Facebook Ordered to Pay More in Facial Recognition Lawsuit

A federal judge has Facebook to pay $650 million — $100 million more than originally agreed — to settle a 2015 recognition lawsuit, according to a Wednesday court filing.

The federal judge assigned to the case said the original payment amount of $550 million did not properly punish the social network for its wrongdoings, Fortune reported.

The settlement regards biometric privacy laws in Illinois since the state has some of the strictest regulations that require companies to get permission from someone before using any facial recognition software. A 2015 lawsuit alleges that Facebook violated these laws by using facial recognition software in its photo tag feature without people's consent.

Facebook will have to shell out the $650 million to Illinois users who used Facebook's photo-tagging feature after 2011. When the original settlement was reached in January, the Chicago Tribune reported that each person affected could get up to a couple of hundred dollars, but with the increased amount, Illinois residents could be getting even more cash from Facebook.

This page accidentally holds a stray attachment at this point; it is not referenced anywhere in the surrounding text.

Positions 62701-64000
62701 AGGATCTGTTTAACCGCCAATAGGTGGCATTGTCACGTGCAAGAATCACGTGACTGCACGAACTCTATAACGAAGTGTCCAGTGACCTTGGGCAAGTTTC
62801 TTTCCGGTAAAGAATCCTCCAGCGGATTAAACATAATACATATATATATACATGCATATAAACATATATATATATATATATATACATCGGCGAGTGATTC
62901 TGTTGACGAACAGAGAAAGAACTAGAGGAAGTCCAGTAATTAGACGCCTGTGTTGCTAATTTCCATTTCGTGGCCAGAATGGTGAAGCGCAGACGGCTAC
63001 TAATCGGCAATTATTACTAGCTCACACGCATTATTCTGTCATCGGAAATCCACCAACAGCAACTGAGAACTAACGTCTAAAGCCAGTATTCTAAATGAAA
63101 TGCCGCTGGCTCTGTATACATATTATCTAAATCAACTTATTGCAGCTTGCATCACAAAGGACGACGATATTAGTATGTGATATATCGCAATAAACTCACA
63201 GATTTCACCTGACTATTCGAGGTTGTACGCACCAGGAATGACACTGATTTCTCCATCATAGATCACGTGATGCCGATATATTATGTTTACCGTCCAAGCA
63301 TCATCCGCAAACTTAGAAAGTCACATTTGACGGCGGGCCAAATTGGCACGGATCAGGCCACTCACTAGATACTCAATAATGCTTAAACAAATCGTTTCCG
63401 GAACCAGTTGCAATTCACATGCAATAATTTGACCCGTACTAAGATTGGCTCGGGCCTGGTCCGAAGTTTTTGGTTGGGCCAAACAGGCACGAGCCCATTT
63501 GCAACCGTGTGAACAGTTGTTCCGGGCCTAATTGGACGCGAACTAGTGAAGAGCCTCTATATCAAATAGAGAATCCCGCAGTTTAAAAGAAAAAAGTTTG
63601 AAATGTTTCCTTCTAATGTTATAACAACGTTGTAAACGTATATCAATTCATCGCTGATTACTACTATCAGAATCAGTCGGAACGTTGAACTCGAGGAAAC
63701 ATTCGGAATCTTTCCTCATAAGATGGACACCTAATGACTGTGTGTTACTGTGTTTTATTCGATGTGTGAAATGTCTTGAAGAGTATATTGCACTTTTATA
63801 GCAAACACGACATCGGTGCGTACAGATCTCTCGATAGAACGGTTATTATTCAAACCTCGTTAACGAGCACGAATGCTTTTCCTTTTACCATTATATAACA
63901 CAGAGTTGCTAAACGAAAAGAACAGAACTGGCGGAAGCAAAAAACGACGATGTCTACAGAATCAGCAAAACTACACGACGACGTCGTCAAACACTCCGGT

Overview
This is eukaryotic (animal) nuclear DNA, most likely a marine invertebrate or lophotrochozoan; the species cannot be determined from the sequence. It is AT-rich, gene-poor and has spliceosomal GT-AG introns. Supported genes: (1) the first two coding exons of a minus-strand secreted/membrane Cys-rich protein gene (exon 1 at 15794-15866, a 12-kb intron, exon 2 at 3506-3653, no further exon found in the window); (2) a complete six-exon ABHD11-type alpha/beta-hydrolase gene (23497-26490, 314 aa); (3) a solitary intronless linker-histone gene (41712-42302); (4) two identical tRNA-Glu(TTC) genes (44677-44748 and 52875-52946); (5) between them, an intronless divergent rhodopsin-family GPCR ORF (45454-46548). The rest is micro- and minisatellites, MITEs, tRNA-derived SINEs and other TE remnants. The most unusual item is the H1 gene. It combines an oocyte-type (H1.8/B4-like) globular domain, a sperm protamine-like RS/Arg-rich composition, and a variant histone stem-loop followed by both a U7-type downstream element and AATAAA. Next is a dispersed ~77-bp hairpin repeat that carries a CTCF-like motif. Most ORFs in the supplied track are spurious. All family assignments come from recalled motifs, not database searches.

The final settlement is expected to be reached later this year with payouts starting in 2021. 

Digital Trends reached out to Facebook to comment on the new settlement amount. We will update this story when we hear back. 

The technology used in the photo tagging feature was, in part, a reason for Facebook having to pay the Federal Trade Commission (FTC) a historic $5 billion settlement last summer. The FTC said Facebook misrepresented users' ability to control how their photos were used for facial recognition.

Last September, Facebook announced that it would stop using facial recognition by default on your photos and tagging suggestions. Users can easily opt in, or opt out of the tag suggestion feature, and those who do not have the feature on will not appear in suggested tags or the Photo Review feature.

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